Why I Don’t Feel Bad About My Expensive Coffee Habit
Living in South Africa, where more than 50% of the population lives in poverty (that’s 53.8% of South Africans living on less than about $60 a month), I’m one of the wealthy. I have a steady income, a roof over my head, and a car to transport my children to and from school. “Wealthy” might be stretching the truth a little, though. Relatively speaking, I’m wealthy, but I’ve never been able to splurge. Right now, with three kids and being the sole breadwinner in a house of five, money is tight. I worry constantly about where the money will come from for tertiary education and big, unexpected outlays.
I carefully plan each month’s expenditure. Over the years, watching our spending has become a way of life for our family. We don’t eat out, we seldom go on holiday together, and clothes are worn until they’re falling apart or a size or nine too small. If I can stretch a pot of food over two days, it’s a win. When we do the grocery shopping, meals are planned around the foods that are on special that week. Beetroot on special? Beetroot soup for dinner. Pork on special? We’re eating pork stews for days.
So I’m pretty tight with my money. I’m always up for a new way of saving a few pennies. I avidly read articles about how others have managed to stretch their budgets so that the end of the money blues don’t descend too soon after payday.
I have a little guilty pleasure, though. When I’m at work during the week, I regularly go out mid-morning in search of a well-made, eye-poppingly strong cup of coffee. Sometimes, I pair it with a little sweet treat. It motivates me to get through a pile of work first thing in the morning before venturing out in search of my fix. I justify it by telling myself I’m getting some exercise and clearing my head for the next round of items on my to-do list before lunch.
My daily coffee doesn’t cost a lot individually, but my conscience has been weighing on me. As anyone who reads anything related to personal finance knows, add up all those little cups of liquid energy you’re downing during the week and you have a sizable lump sum.
With this in mind, I decided to conduct a little research project. I planned to write about how much money I waste by carelessly spending small amounts every day. I spent a week researching and preparing for the article by looking at how much money I spend at work on coffee and snacks I don’t really need. I even roped in a friend so I could compare our spending, thinking that, because I choose to bring lunch to work and he doesn’t, I’d at least prove that I was saving more than him.
According to a book extract published by Slate, my thinking stems from an actual theory called “the latte factor,” dreamed up by financial author David Bach. Bach argues that putting small amounts of money away, rather than spending it on “luxuries” like your daily coffee, will result in financial success. It’s all about changing small habits. My project would involve documenting what I spent on food and drink each day. I aimed to prove that I was wasting my hard-earned salary on frivolities, and to show that I could save a considerable sum if I just let go of that habit.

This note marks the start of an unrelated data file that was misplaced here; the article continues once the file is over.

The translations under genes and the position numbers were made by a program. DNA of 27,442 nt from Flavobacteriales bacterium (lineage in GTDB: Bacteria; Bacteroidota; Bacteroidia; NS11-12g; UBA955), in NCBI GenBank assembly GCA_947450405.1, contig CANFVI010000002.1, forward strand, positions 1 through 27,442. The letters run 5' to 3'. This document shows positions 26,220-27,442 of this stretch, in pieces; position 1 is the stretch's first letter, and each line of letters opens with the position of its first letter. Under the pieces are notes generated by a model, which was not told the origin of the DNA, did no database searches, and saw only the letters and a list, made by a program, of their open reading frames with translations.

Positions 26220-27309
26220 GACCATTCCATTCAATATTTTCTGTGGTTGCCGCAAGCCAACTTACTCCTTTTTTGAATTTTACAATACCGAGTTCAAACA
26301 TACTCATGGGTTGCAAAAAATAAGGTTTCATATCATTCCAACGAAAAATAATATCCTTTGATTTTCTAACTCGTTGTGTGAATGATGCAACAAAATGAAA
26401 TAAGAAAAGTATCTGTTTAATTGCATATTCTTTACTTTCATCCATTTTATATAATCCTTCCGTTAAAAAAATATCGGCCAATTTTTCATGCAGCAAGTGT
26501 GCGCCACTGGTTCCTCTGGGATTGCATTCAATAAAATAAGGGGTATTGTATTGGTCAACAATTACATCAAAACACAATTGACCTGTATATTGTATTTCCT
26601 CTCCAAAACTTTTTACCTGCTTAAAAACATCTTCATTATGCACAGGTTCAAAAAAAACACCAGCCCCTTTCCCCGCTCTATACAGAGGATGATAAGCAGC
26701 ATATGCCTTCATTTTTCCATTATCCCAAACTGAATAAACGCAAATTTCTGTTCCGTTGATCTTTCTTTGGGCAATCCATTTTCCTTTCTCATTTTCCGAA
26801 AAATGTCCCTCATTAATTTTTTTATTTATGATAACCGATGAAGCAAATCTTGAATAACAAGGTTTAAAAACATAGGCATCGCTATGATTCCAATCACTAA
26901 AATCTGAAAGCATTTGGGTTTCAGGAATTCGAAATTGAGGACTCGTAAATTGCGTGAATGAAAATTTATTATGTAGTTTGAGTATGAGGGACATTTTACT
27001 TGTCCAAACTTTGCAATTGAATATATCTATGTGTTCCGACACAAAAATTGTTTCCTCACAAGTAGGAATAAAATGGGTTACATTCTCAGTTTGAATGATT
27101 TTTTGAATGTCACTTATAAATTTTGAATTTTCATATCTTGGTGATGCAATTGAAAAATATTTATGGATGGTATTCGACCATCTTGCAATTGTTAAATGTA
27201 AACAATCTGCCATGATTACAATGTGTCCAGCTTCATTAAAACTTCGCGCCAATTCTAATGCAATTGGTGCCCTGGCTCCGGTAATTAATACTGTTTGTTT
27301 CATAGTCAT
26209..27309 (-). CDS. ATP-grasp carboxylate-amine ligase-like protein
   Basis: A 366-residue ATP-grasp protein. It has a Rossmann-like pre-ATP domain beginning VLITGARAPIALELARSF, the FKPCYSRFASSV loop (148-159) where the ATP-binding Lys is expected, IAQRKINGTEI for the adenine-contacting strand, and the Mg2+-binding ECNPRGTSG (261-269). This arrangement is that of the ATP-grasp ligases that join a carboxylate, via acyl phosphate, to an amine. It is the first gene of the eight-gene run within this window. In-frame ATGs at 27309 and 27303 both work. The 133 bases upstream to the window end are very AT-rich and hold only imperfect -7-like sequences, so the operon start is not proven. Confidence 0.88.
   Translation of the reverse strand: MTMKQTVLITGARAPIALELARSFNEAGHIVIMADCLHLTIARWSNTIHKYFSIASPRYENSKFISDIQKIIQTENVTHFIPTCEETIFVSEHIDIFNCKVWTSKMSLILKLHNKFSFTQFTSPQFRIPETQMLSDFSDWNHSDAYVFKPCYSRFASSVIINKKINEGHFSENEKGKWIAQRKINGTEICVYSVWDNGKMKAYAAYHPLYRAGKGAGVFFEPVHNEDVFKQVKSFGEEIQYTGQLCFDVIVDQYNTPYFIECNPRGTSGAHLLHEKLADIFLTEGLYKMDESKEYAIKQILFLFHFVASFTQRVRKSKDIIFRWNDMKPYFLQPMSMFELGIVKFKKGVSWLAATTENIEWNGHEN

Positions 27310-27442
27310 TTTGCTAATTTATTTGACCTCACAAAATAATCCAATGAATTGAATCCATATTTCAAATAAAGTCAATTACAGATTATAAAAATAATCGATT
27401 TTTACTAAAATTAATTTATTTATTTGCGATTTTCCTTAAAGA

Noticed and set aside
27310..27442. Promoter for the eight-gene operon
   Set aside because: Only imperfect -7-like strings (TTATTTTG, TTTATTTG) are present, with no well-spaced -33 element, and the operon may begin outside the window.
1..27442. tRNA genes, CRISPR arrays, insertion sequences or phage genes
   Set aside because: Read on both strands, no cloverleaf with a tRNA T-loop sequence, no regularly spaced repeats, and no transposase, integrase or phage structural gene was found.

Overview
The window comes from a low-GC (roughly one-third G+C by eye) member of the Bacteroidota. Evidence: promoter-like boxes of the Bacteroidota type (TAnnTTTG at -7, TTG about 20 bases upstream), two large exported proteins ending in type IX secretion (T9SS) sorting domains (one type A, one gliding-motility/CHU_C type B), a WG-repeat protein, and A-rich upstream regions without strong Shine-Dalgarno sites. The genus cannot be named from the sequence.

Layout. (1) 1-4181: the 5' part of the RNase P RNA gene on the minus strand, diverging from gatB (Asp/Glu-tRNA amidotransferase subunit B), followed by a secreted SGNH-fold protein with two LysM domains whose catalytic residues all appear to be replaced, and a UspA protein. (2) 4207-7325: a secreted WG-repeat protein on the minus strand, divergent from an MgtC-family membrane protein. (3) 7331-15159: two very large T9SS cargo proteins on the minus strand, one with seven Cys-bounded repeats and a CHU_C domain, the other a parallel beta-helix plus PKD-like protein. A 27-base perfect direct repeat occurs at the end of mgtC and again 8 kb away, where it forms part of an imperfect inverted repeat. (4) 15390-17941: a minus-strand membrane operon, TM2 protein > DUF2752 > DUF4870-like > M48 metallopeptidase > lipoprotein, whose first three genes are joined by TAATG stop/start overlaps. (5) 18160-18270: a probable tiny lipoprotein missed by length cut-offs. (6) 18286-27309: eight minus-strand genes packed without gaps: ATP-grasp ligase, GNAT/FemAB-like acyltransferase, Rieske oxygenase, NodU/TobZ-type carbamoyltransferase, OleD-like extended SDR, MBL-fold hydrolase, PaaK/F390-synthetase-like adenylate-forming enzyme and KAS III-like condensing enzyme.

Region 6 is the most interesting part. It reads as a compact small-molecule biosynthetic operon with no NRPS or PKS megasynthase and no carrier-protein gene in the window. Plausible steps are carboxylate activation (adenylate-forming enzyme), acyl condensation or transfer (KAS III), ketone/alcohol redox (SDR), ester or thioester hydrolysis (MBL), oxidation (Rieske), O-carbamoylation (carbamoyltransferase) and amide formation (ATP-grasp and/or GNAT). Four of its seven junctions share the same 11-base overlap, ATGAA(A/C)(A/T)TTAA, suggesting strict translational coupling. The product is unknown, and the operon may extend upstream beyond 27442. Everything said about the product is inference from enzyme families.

It didn’t work out quite as planned.
What I found, predictably, was that craving coffee during my working day is a strong theme in my life, and that sometimes, snack attacks cause the daily bill to climb. By calculating how many days I spent at work per month and how many times I went out for coffee, it amounted to a fair sum — enough, at least, to fund a week’s groceries. Imagine how much I could save if I put that monthly amount away.
I confess: I’m quite taken with Bach’s approach. A few years ago, I stopped buying fast food a few times a month, and as a family, we stopped going to restaurants. It soon became habit, and watching the savings build up on a monthly basis has been very rewarding. Whereas before, I wasn’t able to make it through the month without feeling faintly desperate, now we’re able to fairly comfortable get there and have some money over for an outing, or just for savings.
But according to Helaine Olen, author of Pound Foolish: Exposing the Dark Side of the Personal Finance Industry, I’ve been misled. She contends that Bach’s theory is flawed because he got his figures wrong. By factoring in other expenses like snacks and other drinks, he bumped the amount we spend on coffee up to around $5 a day. He then rounded off the annual savings from $1825 to $2000. He fluffed the amount you would get as a return on your investment, and he left inflation and taxes completely out of the equation.
Olen concludes that Bach inflated the amount we could be saving per year by just under 500%. He claimed we could save $1 million by retirement age, when in fact, the savings comes to $173,000 on average. Olen writes that others have run the figures and come up with even lower amounts than she did.
So apparently, we’ve been duped, and it appears that I spent a week researching something that isn’t financially sound. Was my project a failure, and will I keep buying that coffee whenever I feel like it? Probably not. I’m willing to accept that denying myself a coffee a few times a week won’t transform me into a millionaire by the time I reach 65, but I still think it makes sense to save at least some of the pennies now so I can enjoy the dollars later. “The latte factor” may be half-baked, but carefully considering where each penny goes certainly can’t hurt.
Janine Dunlop is a communications manager by day and a freelance writer by night. When she’s not supervising homework times 3, you’ll find her pounding away at her keyboard before dawn and after dark, trying to perfect that paragraph.
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